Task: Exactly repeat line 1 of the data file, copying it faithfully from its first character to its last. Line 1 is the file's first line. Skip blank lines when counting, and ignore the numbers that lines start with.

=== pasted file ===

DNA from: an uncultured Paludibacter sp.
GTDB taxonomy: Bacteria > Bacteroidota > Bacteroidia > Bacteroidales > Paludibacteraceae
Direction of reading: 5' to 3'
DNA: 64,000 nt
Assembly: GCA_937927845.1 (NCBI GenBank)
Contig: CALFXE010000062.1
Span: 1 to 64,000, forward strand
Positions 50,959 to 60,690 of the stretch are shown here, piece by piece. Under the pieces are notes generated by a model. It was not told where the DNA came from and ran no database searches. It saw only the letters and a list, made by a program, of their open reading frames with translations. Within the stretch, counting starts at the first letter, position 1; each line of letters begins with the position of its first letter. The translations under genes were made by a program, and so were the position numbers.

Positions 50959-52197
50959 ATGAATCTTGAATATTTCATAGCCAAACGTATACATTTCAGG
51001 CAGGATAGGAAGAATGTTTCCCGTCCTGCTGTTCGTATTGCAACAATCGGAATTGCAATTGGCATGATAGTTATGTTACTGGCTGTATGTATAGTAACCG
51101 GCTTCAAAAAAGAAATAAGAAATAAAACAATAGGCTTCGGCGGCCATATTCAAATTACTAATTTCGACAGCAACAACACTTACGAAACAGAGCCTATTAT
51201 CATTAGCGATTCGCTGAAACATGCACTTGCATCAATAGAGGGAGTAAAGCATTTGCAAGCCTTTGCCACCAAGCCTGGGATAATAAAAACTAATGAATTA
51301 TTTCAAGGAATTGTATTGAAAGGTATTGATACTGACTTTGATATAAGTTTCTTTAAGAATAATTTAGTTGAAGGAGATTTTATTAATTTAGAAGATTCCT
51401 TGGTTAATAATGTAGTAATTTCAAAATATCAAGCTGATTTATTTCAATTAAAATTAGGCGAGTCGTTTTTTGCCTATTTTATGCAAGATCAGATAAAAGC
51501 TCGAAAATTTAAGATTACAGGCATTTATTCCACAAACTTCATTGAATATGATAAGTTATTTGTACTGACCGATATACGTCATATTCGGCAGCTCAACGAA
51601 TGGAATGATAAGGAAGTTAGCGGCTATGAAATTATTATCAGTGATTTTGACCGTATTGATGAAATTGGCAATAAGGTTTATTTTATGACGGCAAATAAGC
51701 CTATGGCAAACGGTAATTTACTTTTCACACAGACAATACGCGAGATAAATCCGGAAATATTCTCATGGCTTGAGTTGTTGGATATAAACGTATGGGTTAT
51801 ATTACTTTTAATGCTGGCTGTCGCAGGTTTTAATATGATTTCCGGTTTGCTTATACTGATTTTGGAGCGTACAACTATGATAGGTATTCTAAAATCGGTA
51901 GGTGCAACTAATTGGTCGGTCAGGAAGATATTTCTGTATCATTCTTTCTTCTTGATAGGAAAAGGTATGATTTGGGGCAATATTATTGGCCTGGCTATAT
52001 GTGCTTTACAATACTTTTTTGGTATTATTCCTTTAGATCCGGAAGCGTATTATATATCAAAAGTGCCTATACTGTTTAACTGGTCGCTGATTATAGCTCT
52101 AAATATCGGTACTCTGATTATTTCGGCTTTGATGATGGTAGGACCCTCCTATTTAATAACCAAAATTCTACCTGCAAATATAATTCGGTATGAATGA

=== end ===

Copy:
DNA from: an uncultured Paludibacter sp.